“We wanted the students to reach outside and see what they could do beyond looking at a computer screen. We wanted to see a lot of great skills come into play for these kids,” she said.
Their final accumulation was the exhibition day on March 10, where other students and the community could look at their in-depth comprehensive inquiries and the impacts they made.
A team of fifth-grade girls — Anya Hatch, Abby Holland, Sage Jenson and Claire Pesci — realized that many people didn’t know what was involved in adopting a pet.
“They think the pet is cute, but they aren’t very prepared,” Abby said.
After touring the Humane Society of Utah and conducting interviews, the group decided on making a video to help prepare future owners by addressing issues such as making sure they knew the pets need food, water, exercise, veterinary care, love and other things like toys or a litter box. They also cautioned future owners about how some household plants can be harmful to pets.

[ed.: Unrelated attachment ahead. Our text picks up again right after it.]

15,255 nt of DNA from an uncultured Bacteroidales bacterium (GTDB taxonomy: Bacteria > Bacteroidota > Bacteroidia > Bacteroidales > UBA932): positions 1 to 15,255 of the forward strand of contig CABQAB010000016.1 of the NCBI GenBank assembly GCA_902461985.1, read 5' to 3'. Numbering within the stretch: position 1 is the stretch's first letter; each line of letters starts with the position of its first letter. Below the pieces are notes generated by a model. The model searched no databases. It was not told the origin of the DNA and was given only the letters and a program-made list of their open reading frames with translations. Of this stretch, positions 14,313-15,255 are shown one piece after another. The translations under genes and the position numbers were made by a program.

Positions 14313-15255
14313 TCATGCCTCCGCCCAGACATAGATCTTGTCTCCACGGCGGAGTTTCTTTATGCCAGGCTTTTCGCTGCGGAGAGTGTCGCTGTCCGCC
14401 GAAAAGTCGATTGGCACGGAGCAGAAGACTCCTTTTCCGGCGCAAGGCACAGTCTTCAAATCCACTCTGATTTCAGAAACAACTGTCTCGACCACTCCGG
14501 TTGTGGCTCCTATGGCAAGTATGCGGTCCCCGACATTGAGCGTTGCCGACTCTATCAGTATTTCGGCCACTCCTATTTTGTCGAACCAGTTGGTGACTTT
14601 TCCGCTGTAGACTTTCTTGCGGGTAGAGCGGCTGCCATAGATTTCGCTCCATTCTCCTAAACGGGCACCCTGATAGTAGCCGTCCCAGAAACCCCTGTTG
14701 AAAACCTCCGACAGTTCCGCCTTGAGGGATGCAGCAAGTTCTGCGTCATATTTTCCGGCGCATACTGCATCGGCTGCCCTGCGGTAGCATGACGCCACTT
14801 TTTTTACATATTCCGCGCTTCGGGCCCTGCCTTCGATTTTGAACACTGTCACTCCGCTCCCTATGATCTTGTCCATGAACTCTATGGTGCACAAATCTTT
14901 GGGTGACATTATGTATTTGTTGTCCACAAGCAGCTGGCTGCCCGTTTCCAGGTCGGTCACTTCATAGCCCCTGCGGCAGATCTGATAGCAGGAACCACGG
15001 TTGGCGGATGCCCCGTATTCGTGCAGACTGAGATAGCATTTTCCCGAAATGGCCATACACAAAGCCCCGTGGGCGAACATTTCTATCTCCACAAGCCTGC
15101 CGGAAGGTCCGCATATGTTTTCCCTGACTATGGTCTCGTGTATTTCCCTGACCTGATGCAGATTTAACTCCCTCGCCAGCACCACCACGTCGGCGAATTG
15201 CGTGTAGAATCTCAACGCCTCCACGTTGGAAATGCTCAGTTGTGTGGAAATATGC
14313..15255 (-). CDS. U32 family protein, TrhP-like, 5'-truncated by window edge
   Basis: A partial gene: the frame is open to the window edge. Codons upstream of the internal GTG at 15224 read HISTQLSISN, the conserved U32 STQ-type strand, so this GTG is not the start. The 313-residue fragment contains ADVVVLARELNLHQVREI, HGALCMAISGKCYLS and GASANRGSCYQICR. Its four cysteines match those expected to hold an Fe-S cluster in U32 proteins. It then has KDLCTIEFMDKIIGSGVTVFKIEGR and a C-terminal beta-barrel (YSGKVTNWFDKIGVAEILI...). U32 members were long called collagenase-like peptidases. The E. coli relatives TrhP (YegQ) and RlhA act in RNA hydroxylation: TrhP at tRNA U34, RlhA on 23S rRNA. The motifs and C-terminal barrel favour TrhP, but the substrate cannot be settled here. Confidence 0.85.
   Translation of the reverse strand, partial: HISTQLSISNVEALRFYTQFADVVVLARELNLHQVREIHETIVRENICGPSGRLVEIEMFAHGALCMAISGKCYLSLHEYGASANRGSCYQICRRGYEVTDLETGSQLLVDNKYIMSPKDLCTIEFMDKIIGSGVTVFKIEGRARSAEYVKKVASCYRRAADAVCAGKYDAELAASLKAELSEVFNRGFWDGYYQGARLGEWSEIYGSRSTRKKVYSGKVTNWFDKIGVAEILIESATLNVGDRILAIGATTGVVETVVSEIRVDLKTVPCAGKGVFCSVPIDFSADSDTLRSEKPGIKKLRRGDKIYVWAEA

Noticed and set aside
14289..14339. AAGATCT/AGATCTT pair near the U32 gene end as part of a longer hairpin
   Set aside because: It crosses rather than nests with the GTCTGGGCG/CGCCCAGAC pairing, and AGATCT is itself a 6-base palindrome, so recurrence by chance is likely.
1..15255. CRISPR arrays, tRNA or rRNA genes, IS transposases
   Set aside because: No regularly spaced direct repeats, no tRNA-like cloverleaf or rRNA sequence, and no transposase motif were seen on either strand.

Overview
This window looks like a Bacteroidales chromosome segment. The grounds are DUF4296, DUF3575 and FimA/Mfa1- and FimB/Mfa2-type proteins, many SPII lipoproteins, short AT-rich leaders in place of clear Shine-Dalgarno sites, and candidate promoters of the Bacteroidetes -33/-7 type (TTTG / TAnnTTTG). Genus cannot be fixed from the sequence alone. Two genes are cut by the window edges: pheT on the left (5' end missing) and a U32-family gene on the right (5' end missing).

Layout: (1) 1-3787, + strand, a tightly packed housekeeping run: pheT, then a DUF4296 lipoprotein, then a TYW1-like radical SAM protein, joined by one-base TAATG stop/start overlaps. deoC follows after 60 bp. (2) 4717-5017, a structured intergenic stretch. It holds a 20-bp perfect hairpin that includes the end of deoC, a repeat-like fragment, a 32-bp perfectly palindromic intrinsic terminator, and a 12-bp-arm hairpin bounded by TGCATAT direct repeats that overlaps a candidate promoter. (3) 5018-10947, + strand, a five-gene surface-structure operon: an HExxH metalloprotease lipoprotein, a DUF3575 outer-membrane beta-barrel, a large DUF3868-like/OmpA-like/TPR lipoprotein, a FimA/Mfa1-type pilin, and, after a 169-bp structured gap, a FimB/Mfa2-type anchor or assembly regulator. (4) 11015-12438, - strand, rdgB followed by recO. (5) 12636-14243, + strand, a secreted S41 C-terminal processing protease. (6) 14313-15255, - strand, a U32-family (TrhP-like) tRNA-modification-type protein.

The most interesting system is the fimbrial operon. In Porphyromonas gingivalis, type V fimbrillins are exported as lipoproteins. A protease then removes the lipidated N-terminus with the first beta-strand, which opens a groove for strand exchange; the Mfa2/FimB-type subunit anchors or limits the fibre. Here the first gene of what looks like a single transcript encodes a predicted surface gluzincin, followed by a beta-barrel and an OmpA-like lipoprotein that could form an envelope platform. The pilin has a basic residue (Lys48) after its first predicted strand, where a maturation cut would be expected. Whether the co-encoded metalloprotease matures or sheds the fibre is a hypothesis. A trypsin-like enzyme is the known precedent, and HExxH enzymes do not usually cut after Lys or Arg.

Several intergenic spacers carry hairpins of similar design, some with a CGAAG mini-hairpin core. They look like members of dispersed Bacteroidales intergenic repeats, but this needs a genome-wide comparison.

“The video can teach people about ownership and reach more audiences easier,” Claire said.
Sage said that their goal is to educate the future owners.
“I didn’t know lots of pets are returned to shelters,” she said. “People have forever homes so pets should too.”
Anya said educating those who want to adopt a pet should help them prepare for ownership.
“People don’t realize that a shelter is not much of a home for a dog or for any pet,” she said.
Nearby, another group of four girls — Katie Brown, Bryn Frohman, Olivia Lingwall and Emily Moss — learned through research and talking to a horticulturist at Red Butte Garden that invasive plants not only take over native plants, but can be harmful to the environment and life.
Their solution: creating 130 educational brochures about invasive plants in the area and distributing them amongst different communities and at a local IFA store.
“When we started, all I knew about was weeds, but I didn’t realize how many invasive plants there are,” Olivia said.